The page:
From the East (D’est): Chantal Akerman’s Chronicle of Eastern Europe

Toronto Festival of Festivals, Sep. 14, 1993– Applying her minimalist approach to the new, changing reality of Eastern Europe, avant-garde director Chantal Akerman’s From the East (D’est) is one of her most demanding “semi-fictional” documentaries. Even by standards of her own work, the utterly wordless film is one of Akerman’s least accessible. At the same time, pic is a must-see for every cineaste concerned with the unique language of cinema.

Taking her relentless cameras from East Germany to Russia, From the East is Akerman’s impressionistic report from the new front. Displaying her distinctive visual style, influenced by structuralism and minimalism, her journal unfolds as a procession of post-cards that record empty landscapes, or people positioned against them.

Akerman’s dialectical strategy consists of a series of oppositions, including the seasons and time of the day in which the scenery was shot. Spanning from summer to winter, docu chronicles the country side of East Germany, the beaches of the Baltics, the traffic of Poland, the snowy streets of Moscow, etc.

Unlike the much more interesting News From Home (l977), Akerman’s personal chronicle of New York, From the East has no dialogue, no commentary, and very little music–its soundtrack records traffic noises or voices that are hardly audible. As could be expected, there are few indoor scenes or close-ups; most of the imagery involves long takes.

Alternating a studiously static camera with lengthy tracking shots, Akerman captures the essence, if not the historical particulars, of a region on the move. The two dominant visual motifs, people marching and people waiting in large train stations, reinforce the uncertainty of the future and yet continuous change of societies that have undergone political upheaval.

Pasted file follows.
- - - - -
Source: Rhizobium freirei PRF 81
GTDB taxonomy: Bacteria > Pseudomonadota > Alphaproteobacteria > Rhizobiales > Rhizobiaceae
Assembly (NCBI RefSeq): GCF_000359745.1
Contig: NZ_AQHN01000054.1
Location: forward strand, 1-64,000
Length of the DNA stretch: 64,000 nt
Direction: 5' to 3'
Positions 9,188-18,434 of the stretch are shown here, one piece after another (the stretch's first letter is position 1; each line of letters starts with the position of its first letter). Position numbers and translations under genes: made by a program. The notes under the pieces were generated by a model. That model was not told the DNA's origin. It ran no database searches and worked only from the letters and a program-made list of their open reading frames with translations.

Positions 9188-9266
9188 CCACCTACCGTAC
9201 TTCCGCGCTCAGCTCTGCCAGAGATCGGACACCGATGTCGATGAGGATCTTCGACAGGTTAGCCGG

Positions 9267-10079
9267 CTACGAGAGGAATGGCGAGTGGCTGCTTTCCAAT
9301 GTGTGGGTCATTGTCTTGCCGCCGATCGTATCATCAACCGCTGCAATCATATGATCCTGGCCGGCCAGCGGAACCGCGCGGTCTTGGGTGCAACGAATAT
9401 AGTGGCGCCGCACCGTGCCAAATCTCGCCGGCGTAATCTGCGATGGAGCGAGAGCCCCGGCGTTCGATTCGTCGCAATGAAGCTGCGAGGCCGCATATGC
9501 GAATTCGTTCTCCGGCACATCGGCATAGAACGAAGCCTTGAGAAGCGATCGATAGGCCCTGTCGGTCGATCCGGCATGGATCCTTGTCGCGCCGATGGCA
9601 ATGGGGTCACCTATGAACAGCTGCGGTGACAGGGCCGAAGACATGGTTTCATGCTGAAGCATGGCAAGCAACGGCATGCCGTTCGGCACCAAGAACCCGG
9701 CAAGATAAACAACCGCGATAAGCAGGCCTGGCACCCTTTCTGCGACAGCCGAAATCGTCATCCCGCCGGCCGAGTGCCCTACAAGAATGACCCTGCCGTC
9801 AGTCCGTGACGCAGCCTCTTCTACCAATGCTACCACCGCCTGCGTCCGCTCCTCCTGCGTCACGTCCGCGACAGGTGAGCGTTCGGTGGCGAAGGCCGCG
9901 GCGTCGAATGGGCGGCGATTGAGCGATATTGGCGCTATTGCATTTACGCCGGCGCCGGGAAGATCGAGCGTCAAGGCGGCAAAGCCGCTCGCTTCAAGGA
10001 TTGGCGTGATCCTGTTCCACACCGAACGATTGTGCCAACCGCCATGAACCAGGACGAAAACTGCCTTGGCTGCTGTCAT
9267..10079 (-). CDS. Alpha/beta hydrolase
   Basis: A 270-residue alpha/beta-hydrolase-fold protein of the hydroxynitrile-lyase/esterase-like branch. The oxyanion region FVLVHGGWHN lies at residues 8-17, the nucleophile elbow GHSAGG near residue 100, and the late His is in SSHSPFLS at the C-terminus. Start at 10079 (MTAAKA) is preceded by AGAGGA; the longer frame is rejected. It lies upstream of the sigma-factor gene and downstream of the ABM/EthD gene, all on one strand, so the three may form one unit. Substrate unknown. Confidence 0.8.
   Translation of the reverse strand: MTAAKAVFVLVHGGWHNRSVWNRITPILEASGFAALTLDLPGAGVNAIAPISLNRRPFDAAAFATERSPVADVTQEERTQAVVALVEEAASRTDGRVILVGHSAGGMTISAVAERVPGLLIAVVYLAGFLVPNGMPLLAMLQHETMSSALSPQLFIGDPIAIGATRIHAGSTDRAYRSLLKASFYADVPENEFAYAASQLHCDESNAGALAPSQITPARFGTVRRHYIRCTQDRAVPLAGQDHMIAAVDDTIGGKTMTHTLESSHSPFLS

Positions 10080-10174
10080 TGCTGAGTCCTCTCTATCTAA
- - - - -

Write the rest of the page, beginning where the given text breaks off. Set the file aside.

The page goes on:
As with every Akerman work, the new film is as much about a specific subject matter as about the basic elements of the language of cinema–the relationship between narrative, space, and time. However, From the East may be one of the few Akerman films in which there is no astute consideration of gender or discussion of women’s role in modern society.

As a filmmaker, Akerman is full of surprises: Those who thought that after The Golden Eighties (l986), a satire of musicals with plot and fast pacing, her work will become more “commercial,” will be disappointed. Enjoying the largest walk-out at the Toronto Festival, some viewers will complain that it’s a boring, meaningless minimalist exercise. Akerman’s fans, however, will be awed again by her visual aesthetics and consider it a footnote in the career of an innovative filmmaker.

Credits

France/Belgium/Portugal Documentary-chronicle, color

A Paradise Films/Lieurach Productions presentation. Produced by Francois Le Bayon. Executive producer, Marilyn Watelet. Directed, written by Chantal Akerman. Camera (color), Raimond Froment, Bernard Delville; editor, Claire Atherton; sound, Pierre Mertens.

Running time: 106 min.